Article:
The Renkus-Heinz CoEntrant transducer
Apr 1, 1999 12:00 PM, Ralph Heinz
The acoustically ideal transducer is sometimes described as a mass-lesspoint source with a three decade bandwidth. Despite many attempts toapproximate the ideal using exotic materials and unusual shapes, thefamiliar paper cone woofer and metal dome compression driver remain thesound reinforcement standards.
Materials science and physical laws limit these devices to a bandwidth ofone decade. Large woofers reproduce 20 Hz to 200 Hz, but their heavy coneslack the stiffness to vibrate much faster. For the 200 Hz to 2 kHz band, asmaller, stiffer cone driver is typical. For the top decade from 2 kHz to20 kHz, the device of choice is a compression driver with a light, stiffdiaphragm. Large-diaphragm 2 inch (51 mm) throat drivers for high-frequencyapplications can be used down to 500 Hz, but their output falls off rapidlyabove 10 kHz, and they tend to produce audible subharmonics. The 1 inch (25mm) throat drivers can have flat response to 20 kHz, but cannot be usedmuch below 1.5 kHz. In between are designs with 2 inch (51 mm) or 1.4 inch(36 mm) throats and medium-sized diaphragms. As expected, their upper andlower frequency limits fall in between the two types described above.
Intelligible sound reinforcement demands pattern control, which usuallyrequires a horn. The lower limit of a horn's effectiveness is about 1/2wavelength. Therefore, a true 20 Hz horn would have to be 28.3 feet (8.6 m)at its mouth. An effective 200 Hz horn would need to be about 2.8 feet (853mm) across, and a (2 kHz) horn might be as small as 3.5 inches (89 mm).
We now have a three-way system producing the entire audible spectrum, butthe horns will physically separate our three drivers. This separation makesit impossible for thetransition between the mids and highs (typically inthe 1 kHz to 2 kHz range) to remain coherent within the intended coveragearea. When the distance between two adjacent devices is greater than 1/4wavelength, point-source performance is no longer possible. Polar lobingand waveform distortions become increasingly severe as the distanceapproaches 1/2 wavelength.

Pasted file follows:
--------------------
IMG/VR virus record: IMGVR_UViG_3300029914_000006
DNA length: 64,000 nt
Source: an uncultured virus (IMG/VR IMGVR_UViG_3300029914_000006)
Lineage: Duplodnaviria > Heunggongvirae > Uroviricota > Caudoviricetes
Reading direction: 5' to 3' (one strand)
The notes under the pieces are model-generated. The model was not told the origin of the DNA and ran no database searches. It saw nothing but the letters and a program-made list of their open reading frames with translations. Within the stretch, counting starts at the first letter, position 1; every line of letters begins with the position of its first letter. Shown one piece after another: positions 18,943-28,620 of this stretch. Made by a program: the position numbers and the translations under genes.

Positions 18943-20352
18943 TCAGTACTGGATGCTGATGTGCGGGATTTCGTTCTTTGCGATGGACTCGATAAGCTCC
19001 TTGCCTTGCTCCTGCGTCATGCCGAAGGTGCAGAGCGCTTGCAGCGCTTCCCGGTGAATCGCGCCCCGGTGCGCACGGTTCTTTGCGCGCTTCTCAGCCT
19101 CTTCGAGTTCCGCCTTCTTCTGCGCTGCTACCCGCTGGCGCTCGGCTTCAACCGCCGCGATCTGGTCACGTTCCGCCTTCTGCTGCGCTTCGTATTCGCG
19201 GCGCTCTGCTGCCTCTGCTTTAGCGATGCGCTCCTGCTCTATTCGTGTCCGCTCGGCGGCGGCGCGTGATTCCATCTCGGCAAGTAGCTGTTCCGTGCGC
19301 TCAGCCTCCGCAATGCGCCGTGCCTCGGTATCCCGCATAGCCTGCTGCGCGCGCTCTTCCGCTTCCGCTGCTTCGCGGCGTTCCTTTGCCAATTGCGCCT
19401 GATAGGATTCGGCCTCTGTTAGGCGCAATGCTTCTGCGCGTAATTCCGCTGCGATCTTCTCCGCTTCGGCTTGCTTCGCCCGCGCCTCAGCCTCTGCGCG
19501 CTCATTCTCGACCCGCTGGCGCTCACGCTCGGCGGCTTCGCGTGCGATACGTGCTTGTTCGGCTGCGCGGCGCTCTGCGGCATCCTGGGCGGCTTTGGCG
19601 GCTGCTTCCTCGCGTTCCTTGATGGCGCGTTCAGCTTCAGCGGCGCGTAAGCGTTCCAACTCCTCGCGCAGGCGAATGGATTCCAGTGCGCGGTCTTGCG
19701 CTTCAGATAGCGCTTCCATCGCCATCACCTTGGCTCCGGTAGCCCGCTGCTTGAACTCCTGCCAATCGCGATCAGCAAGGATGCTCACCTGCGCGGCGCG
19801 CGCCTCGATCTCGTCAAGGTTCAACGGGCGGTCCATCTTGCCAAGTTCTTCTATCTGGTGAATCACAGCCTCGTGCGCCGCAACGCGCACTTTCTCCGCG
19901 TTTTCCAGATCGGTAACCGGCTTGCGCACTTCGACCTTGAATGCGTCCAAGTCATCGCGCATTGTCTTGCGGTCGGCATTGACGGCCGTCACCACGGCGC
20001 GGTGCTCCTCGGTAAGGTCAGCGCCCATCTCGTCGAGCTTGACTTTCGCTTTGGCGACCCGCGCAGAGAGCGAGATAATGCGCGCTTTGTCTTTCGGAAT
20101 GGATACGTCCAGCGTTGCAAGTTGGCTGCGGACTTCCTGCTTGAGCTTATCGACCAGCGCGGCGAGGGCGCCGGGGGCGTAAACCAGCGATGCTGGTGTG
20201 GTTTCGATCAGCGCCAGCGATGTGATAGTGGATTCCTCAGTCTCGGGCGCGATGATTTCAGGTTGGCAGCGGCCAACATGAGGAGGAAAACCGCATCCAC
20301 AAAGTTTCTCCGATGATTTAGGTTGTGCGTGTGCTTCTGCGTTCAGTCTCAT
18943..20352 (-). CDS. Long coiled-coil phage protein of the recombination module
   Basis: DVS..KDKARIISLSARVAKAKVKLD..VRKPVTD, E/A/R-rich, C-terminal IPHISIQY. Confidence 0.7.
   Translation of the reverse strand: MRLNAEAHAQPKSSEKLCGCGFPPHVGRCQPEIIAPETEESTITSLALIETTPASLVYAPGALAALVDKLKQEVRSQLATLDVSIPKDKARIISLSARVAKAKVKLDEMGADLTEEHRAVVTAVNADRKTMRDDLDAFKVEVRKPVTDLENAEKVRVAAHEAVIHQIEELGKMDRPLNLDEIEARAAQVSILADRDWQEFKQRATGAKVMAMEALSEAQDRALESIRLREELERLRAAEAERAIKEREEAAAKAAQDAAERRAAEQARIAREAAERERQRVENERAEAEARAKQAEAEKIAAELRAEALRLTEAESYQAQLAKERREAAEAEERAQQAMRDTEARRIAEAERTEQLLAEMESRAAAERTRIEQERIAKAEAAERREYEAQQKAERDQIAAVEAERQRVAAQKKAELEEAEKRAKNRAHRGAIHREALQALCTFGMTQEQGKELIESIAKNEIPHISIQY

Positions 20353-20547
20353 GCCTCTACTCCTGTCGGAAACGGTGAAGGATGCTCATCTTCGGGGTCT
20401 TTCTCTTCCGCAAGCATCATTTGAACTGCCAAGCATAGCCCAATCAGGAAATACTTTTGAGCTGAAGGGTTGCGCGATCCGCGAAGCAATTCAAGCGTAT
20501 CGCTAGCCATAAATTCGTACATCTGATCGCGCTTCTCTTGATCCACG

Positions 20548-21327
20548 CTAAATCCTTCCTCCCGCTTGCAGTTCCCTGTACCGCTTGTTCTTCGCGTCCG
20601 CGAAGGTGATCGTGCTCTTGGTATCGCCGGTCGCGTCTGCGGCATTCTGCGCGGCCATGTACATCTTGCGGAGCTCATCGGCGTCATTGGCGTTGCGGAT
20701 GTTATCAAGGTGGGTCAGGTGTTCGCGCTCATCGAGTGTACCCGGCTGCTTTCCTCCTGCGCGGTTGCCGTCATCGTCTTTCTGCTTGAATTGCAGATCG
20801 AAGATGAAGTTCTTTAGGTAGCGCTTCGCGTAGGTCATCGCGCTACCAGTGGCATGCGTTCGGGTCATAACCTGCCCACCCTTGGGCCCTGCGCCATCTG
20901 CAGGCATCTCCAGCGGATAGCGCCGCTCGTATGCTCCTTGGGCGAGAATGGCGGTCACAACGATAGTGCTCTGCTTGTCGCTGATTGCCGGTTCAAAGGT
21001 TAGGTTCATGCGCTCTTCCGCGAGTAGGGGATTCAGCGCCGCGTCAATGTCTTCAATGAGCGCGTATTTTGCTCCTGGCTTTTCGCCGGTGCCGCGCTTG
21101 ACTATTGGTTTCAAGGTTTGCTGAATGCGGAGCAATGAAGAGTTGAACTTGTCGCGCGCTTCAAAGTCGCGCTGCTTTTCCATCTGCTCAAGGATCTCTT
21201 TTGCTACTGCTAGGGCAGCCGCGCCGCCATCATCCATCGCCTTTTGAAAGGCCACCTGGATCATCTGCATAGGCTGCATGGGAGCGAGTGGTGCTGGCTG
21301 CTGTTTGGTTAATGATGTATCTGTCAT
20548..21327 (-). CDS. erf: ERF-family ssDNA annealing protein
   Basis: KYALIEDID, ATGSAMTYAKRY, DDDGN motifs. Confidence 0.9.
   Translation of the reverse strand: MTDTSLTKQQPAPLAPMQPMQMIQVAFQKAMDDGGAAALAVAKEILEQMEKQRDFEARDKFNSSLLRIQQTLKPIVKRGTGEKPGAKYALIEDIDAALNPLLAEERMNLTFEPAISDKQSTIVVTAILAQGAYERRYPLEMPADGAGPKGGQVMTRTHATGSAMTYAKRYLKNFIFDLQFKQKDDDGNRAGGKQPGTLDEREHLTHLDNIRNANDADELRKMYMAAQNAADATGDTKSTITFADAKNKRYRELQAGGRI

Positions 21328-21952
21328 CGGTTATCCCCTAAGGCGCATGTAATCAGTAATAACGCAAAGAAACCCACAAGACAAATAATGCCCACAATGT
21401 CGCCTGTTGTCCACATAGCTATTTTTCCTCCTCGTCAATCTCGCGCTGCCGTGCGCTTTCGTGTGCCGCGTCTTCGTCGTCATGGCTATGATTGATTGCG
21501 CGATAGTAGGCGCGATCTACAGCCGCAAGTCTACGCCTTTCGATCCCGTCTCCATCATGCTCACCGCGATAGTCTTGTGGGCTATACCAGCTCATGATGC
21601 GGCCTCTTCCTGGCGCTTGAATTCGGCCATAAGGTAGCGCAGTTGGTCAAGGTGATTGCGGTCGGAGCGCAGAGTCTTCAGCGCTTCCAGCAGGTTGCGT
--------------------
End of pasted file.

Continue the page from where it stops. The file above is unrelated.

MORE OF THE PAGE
In short, the system designer faces two conflicting requirements-the hornmust be about 1/2 wavelength to provide pattern control at crossover, butthe devices must be closer than 1/4 wavelength in order to avoiddestructive interference. Co-axial horn-with-a-horn designs eliminate theseparation between drivers along one axis only, and retain most of theproblems observed when two driver/horns are mounted on the front baffle.
The Renkus-Heinz CoEntrant transducer addresses this problem by integratingthe acoustic outputs of a midrange cone and a compression driver. Thedesign employs a compound manifold to couple multiple midrange andhigh-frequency drivers to a single waveguide. This eliminates spatialseparation on both axes and achieves point-source performance through thecrossover region. Within the compound manifold, the mid- and high-frequencyacoustic path lengths are identical. This creates temporal coincidence,spatial coherency and consistent coverage over two decades of output.
The CoEntrant driver evolved out of this concept. It replaces the multipledrivers on a complex manifold with a single wide-bandwidth point-sourcedevice. A unique compound phase plug integrates the outputs of a conetransducer and a compression driver into a single source. The CoEntrantdriver eliminates the need for a compound manifold, so it can be bolted toexisting horns. The first product in this range is the CDT-1, using an 8inch (203 mm) cone and a 1 inch (25 mm) high-frequency driver with astandard 2 inch (51 mm) throat.
By integrating two types of driver into a single point source, theCoEntrant transducer reaches a two-decade bandwidth; this means that theCDT-1 reproduces sound both an octave lower and an octave higher than 2inch (51 mm) compression drivers typically used with medium- andlarge-format horns. The CDT-1 also has higher power handling and lowerdistortion, resulting in far more natural sound, approaching referencequality even in systems designed for large-scale sound reinforcementapplications.